The Thing About Mandates...
…Is that there really isn’t any such thing.
In popularity contests of any significance (where a sizable population is asked for its endorsement of an individual or a subject or an action), the landslide win is not a common occurrence. More prevalent (in my admittedly unscientific assessment) is the close race, where the margin of victory is in single digit percentage points.
Even in races where the margin of victory is larger, say a 60-40 split, or even a 70-30 split, it’s important to remember that 30% (or 40%) of the population wanted a different outcome.
(Frankly, even when you look at landslide wins in the context of the US Presidential Elections, the popular vote is still telling, sometimes more than the electoral college results. For example, FDR’s 1936 win was a landslide (523 electoral votes to Landon's eight) with a popular vote tally of 61% to Alf Landon’s 37%. Reagan beat Mondale in 1984 accumulating 525 electoral votes to Mondale's 13 - a landslide if there ever was one - with a popular vote tally of 59%. In both cases, a material chunk of voters wanted something else.)
The point is, when we win, we act as if our position, our perspective, our policies have been completely and totally vindicated. We act as if we’ve been given a full-on mandate to do what we want. To implement our initiatives wholesale, and then expecting everyone else to fall in line, lockstep behind our march to wherever it is we are trying to go (and wherever we plan to take them).
The reality is that this isn’t the case at all. That, despite our win, a sizable and material populace voted otherwise. That population wanted something different.
That’s not an inconvenience, or an anomaly. It’s a reality. And, therefore, in any sphere of work where we are trying to drive substantive change, where wide swathes of a population will be impacted, that should mean something in terms of how we behave.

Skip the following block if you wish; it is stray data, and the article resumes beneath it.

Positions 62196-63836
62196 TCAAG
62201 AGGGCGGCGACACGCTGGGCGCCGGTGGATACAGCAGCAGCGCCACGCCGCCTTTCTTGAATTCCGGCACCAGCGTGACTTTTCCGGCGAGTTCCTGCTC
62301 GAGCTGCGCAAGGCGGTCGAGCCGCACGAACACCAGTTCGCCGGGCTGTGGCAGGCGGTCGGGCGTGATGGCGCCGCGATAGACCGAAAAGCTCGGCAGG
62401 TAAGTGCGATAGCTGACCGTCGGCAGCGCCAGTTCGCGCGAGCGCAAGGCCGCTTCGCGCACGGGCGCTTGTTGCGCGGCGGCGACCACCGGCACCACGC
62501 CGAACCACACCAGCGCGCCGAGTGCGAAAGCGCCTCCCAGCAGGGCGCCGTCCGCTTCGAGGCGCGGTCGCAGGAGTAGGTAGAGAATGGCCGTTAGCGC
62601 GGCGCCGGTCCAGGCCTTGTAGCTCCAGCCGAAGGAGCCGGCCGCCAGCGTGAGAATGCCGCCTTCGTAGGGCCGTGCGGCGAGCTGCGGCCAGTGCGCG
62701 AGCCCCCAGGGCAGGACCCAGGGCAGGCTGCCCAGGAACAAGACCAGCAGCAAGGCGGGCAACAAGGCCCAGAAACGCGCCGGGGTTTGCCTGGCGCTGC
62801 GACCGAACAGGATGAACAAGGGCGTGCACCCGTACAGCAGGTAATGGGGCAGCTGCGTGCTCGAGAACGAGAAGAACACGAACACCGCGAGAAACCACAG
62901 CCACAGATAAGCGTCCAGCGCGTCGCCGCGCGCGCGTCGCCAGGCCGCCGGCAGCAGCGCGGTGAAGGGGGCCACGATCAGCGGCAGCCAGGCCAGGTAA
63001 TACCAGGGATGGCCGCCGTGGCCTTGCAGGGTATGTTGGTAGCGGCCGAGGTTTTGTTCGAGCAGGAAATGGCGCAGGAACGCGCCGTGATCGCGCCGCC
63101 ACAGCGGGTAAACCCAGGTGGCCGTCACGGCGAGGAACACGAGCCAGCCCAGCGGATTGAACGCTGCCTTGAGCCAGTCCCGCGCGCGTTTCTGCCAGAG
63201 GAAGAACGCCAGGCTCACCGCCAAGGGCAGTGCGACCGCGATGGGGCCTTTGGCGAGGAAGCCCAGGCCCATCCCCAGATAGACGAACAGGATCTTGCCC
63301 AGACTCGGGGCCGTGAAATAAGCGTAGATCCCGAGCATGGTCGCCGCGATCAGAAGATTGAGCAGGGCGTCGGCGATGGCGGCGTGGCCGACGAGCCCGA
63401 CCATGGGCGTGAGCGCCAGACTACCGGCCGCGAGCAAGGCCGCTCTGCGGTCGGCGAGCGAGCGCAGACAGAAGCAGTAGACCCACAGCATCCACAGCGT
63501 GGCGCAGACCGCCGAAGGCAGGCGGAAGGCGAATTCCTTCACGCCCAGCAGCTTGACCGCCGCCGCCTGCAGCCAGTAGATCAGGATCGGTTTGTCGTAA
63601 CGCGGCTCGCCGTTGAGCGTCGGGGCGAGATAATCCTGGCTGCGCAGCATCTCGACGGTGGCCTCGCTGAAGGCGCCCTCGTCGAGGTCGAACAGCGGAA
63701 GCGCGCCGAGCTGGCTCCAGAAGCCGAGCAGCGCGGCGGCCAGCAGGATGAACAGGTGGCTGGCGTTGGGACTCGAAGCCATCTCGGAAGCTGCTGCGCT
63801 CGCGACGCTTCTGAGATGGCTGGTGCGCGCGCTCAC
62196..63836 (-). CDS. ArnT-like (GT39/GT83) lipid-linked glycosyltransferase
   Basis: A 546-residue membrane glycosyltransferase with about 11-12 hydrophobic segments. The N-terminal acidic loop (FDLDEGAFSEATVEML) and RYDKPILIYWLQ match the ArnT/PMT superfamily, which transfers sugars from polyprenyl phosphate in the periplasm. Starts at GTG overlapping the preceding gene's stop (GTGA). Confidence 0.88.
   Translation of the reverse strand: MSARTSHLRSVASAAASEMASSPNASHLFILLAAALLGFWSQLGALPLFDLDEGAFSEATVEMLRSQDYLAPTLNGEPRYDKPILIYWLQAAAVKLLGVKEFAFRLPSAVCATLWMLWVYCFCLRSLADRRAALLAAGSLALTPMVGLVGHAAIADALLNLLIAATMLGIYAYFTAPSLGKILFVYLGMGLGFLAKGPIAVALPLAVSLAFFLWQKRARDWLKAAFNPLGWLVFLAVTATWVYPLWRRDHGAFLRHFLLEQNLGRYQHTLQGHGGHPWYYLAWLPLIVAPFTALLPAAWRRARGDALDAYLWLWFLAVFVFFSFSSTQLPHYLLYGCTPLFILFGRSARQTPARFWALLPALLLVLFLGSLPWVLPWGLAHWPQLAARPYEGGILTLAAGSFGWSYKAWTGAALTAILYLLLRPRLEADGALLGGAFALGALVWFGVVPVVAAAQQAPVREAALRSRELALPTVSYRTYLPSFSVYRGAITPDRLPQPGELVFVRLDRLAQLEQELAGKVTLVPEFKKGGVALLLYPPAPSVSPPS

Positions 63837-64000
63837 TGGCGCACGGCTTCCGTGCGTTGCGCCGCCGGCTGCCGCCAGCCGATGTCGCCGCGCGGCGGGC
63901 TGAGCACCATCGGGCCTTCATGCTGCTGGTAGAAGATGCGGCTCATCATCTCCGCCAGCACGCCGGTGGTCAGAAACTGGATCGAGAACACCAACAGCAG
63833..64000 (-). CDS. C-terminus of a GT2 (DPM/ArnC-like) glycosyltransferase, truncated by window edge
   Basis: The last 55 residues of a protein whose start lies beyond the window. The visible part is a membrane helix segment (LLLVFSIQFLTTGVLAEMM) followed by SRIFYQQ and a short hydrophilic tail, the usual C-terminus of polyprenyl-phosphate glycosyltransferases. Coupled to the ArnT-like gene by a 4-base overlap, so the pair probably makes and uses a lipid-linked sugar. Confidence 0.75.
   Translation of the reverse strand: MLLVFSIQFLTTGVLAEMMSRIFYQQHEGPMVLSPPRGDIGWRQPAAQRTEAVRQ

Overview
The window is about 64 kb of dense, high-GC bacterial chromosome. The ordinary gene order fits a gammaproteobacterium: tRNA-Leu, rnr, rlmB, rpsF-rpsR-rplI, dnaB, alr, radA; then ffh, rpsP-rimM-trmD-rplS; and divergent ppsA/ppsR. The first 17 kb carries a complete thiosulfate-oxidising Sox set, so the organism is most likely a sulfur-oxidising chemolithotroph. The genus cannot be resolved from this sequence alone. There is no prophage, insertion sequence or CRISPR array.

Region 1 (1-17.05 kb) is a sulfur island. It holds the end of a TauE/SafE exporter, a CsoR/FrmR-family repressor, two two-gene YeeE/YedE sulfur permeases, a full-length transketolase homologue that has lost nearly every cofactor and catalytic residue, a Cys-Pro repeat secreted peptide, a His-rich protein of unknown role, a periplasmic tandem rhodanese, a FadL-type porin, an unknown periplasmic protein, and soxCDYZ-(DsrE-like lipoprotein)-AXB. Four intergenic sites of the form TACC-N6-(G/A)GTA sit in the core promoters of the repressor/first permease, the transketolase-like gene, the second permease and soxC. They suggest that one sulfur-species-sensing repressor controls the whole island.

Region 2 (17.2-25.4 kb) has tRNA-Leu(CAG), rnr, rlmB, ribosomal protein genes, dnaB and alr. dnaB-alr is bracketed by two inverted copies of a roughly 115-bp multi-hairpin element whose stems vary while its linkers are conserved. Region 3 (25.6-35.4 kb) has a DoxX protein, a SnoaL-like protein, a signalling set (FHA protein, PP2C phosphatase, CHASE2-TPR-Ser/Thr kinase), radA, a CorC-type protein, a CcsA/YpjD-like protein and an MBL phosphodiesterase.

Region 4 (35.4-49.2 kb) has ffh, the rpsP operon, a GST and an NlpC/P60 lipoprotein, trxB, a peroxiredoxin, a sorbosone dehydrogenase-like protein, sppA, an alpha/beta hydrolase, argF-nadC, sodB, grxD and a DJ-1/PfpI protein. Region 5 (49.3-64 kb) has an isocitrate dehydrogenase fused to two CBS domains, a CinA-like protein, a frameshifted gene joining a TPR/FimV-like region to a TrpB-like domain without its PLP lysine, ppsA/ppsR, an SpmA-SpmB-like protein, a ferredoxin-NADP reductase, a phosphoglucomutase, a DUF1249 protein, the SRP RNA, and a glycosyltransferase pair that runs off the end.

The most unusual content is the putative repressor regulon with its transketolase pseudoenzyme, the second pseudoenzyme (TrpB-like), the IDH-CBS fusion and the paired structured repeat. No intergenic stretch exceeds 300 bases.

It means, if we want to be effective, if we want to embed real change, if we want to bring people with us, it’s important for us to recognize that and listen. To consider ‘the other side’. To not impose our own ideals without regard for the impact our actions will have on everyone else.
It does not mean we need to necessarily change what we do, but it does mean we need to be thoughtful, both in terms of our strategy formulation, our implementation plans as well as in our communications.
It does mean we have to change our language to one of partnership, acceptance and support. Benevolence is not a dirty word. Compromise is not a dirty word. Bipartisan (not just in the political sense) is not a dirty word. We just need good intentions and positive intent on all sides.
Of course, that isn’t always easy but it is important. Despite the fact that we won, it’s incumbent on us to ensure we make the effort.
Certainly, if we want the change we create to be substantial and lasting.